Wireless charging turmoil as Samsung invests in PowerbyProxi

by: Gary SimsOctober 1, 2013

wireless-charging-s3You may have heard of the disparaging term, designed by committee, meaning that the design process was full of compromise as it pandered to the different interest groups. That could be what is happening in the world of wireless charging. There are currently three rival groups trying to create the definitive wireless charging standard, Samsung and Qualcomm both belong to two of them (which are of course incompatible with each other). Now Samsung has boosted its interest in the Wireless Power Consortium (WPC) and the Qi standard by investing $4 million in a company called PowerbyProxi.

The money is actually coming from the Samsung Ventures Investment Corporation (SVIC), the global investment arm of the Samsung Group. The support seems to be a move by Samsung to buy an interest in the next extensions to the Qi standard. Tony Francesca, a VP at PowerbyProxi, has been appointed chairman of a WPC task force that is designing a wireless power resonant extension to the Qi specification.

The other two groups working on wireless charging are the Alliance for Wireless Power, or A4WP and the Power Matters Alliance, or PMA. And this is where it gets confusing. Samsung is a founding member of A4WP along with Qualcomm and Powermat Technologies. But Powermat Technologies is also a founding member of the PMA. Other members of the PMA include Toshiba, Pantech and ZTE. Qualcomm wasn’t a member of the WPC but last week it also joined that group and is now supporting for the Qi standard. Confused, I don’t blame you!

Other than the blatant attempt to control the chairman of the WPC task force, it seems that Samsung and Qualcomm have effectively abandoned the A4WP group and are trying to take over the WPC. Qualcomm has told the EE Times that it plans to work from the inside to merge the two standards (WPC and A4WP) even though they aren’t compatible.

Back in the real world – away from the committee rooms, the only wireless charging technology that has made it into any actual phones is the WPC’s Qi standard. Different phones from Nokia, Google, Blackberry and LG offer support for wireless charging via Qi.

What consumers want is a definitive standard that will allow wireless charging to become a norm in a variety of public places from coffee shops to airport lounges. What do you think, are the rival committees hindering the development of a global wireless charging standard?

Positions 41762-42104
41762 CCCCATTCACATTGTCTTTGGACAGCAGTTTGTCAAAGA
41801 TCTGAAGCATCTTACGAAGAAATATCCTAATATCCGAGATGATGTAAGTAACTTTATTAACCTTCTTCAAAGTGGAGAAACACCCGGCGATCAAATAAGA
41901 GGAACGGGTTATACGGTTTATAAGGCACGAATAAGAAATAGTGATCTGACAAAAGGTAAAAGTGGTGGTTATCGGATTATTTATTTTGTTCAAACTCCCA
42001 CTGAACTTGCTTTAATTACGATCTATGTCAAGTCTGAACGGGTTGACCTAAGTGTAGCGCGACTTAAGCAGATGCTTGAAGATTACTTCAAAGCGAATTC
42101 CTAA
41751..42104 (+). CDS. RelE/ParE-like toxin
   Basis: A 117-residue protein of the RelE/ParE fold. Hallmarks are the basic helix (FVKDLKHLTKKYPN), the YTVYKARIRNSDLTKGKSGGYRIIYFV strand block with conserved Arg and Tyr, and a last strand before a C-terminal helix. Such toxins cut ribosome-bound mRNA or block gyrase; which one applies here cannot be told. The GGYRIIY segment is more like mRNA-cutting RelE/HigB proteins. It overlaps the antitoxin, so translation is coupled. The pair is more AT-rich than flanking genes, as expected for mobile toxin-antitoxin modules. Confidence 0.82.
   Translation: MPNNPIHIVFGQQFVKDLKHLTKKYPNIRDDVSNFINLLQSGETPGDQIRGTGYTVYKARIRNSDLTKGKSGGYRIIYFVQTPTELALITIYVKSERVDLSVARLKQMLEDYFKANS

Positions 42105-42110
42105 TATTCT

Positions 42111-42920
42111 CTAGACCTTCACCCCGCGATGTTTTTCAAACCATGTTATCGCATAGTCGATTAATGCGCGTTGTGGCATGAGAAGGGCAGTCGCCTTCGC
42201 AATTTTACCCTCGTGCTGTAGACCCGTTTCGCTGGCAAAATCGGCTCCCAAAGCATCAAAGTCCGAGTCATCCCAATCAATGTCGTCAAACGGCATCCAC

• ConCal

    Can’t wait for apple to swoop in and take take all the credit for bringing inductive charging to the masses.

    • MasterMuffin

      Apple will use PMA and say how it was the first to bring this “world changing” technology to smart phones, because they aren’t necessarily lying because everyone so far has used Qi D:

      • ios7 equals Android 2.3

        The nexus 4 and 7 have wireless charging capabilities. I use a Nokia qi charger everyday. It’s great.

        • MasterMuffin

          I know, but they’re qi, not PMA

    • John-Phillip Saayman

      Thinking the same thing

    • abazigal

      Their take (if any) would likely be very different from the current wireless charging models, which requires that you place your phone on a charging mat (which basically negates the benefits of not having to use any wires in the first place).

      I recall reading a patent where Apple built a wireless charging emitter into their Macs, and it could wirelessly charge your IOS devices and bluetooth peripherals without the need for any mats.

      That would be more useful, IMO. Negates the need for me to ever change the batteries in my wireless keyboard and trackpad, and my iphone is automatically charged while I am using it near the computer, without me needing to leave it lying on a mat of any sort.

      It would basically be like what Apple has done with the other technologies. Refine them and make them more accessible and beneficial to the mass consumer market. As it is, I don’t particularly care for how wireless charging is currently being implemented anyways.

    • Fantastico

      If they weighed in behind a standard and deployed it across their products, consumers and other companies would benefit by following that standard. For example, KHTML/WebKit and, more recently, Nano SIM.